Qian had served as both the Secretary of Foreign Affairs and the Chairman of the Revolutionary Command under Xu and was close in his inner circle. Qian was opposed to his reign and privately denounced him as a puppet of Joseph Stalin when meeting with man of his advisors and/or other party members that were opposed to him. Due to the disastrous outcome for Manchuria during the Korean War, Qian saw an opportunity and had Xu arrested and deposed in a secret bloodless coup and succeeded as First Secretary of the Communist Party while retaining his position as the Chairman of the Revolutionary Command, the commander-in-chief of the Manchu Revolutionary Army. Qian would address the National Democratic Council on May 28th, 1954 with his what he called Manchuria's "path to self-determination and modernization". He privately unveiled his new policies for modernizing the military, stripping the powers of the central committee and politburo, reforming heavy industry and increasing light industry to modernize consumer goods. He also sought to dismantle the cult of personality that dominated Manchuria under Xu's rule, especially during the Red Terror. He would later unveil his new policies and philosophy on June 18th, 1954 when he addressed the Supreme People's Assembly in a speech commonly known as Manchuria's New Future. In the ensuing speech, Qian denounced Xu and his cult of personality, accused him of weakening Manchuria's stance in the communist world and of being a puppet of foreign actors, mostly Stalin of the Soviet Union, and blamed him for the Korean War's disastrous outcome and effects on Manchuria and how all damages would be undone under his new plan.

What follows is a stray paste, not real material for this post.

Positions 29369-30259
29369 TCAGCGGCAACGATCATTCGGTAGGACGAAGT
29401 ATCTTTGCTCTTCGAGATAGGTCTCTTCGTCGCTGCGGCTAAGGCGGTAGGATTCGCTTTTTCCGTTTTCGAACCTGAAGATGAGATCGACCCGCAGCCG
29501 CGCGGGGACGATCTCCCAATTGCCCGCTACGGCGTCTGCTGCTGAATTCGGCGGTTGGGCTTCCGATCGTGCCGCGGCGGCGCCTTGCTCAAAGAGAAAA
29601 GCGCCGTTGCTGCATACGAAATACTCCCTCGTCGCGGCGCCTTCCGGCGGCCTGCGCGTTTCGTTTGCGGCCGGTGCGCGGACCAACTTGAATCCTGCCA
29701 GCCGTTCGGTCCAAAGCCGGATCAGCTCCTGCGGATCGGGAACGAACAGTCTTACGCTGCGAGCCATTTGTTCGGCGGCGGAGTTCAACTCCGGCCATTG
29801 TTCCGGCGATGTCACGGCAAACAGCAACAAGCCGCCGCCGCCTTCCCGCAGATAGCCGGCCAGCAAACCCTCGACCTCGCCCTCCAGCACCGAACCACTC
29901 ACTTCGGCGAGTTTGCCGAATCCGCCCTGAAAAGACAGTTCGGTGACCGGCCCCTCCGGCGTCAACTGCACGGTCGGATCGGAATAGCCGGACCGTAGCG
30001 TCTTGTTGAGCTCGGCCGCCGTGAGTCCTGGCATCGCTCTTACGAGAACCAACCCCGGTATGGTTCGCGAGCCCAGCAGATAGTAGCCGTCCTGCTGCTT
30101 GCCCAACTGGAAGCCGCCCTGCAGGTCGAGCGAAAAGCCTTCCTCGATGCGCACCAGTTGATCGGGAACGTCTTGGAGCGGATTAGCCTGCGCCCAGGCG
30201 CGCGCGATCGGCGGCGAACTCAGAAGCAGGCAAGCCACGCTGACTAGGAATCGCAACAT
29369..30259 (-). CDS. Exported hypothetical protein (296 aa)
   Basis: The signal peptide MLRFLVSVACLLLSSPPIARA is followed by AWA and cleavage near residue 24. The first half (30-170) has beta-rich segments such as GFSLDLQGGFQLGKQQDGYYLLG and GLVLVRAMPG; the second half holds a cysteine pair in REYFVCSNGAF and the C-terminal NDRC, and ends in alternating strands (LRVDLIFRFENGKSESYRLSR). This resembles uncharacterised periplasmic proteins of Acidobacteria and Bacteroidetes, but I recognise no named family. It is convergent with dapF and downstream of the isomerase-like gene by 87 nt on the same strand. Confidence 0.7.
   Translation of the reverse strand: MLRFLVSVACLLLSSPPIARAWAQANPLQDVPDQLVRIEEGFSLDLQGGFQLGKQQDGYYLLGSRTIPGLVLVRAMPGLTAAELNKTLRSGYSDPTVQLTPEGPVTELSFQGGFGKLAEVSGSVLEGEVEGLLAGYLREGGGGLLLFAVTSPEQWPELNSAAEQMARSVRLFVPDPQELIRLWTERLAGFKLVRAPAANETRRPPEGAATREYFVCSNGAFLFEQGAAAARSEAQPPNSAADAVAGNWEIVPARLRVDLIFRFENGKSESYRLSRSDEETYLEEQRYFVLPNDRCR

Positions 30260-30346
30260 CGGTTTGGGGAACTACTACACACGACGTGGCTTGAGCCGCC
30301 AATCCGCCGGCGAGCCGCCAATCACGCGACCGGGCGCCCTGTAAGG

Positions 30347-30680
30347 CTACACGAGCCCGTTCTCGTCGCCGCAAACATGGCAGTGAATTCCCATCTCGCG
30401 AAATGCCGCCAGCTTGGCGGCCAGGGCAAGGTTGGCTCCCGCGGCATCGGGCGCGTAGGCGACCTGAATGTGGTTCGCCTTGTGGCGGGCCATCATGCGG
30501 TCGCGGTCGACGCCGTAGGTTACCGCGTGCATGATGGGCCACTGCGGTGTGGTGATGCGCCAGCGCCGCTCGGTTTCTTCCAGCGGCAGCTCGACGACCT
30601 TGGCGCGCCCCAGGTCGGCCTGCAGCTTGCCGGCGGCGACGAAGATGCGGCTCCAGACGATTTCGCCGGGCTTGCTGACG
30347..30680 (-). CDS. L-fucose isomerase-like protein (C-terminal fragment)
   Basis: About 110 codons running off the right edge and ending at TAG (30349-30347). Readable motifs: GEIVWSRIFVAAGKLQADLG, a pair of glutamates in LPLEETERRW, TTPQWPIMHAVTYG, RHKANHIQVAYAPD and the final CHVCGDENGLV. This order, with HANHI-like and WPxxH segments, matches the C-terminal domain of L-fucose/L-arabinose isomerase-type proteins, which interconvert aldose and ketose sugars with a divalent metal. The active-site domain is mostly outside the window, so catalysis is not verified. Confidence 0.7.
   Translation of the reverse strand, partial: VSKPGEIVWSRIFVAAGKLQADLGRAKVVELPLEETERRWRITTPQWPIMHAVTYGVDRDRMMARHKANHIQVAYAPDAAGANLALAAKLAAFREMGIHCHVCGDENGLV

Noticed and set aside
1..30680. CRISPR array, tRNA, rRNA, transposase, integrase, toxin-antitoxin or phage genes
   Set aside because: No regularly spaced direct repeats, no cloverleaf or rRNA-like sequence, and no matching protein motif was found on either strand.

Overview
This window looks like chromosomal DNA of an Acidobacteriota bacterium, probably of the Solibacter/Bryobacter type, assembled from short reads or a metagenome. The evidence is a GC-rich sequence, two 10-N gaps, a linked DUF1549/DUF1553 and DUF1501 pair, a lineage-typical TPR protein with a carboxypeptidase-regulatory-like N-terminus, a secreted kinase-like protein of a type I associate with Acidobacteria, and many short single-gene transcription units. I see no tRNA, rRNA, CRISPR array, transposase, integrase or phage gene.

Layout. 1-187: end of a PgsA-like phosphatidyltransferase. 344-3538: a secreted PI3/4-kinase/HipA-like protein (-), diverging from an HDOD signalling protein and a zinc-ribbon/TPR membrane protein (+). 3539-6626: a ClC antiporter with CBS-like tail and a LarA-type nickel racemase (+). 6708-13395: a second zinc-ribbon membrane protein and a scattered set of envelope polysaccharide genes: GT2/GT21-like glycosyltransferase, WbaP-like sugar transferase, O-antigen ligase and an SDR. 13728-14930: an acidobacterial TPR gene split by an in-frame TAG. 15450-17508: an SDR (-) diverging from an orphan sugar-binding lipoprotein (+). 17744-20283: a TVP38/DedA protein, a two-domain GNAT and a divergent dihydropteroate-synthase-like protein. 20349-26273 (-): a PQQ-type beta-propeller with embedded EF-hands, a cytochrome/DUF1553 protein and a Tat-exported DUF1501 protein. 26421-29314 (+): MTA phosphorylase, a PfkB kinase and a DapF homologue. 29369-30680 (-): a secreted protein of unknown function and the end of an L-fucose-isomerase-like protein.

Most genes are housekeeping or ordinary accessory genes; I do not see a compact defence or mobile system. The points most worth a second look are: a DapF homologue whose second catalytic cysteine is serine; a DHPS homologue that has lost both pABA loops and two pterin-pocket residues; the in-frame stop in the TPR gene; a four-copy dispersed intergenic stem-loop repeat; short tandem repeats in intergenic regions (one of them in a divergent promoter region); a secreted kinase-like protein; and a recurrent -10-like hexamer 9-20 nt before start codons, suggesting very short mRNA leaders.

He dubbed his plan the Black River Protocol, naming it after the Amur River (commonly called the Black River) that ran from Manchuria into the Russian Far East. The protocol would see Manchuria modernize militarily, economically and socially and new political reforms would be brought to modernize the Manchu state and reduce the powers of Xu's loyalists in the politburo and central committee. He concluded his speech saying how Manchuria would be a dominate force in the region from Harbin to Vladivostok.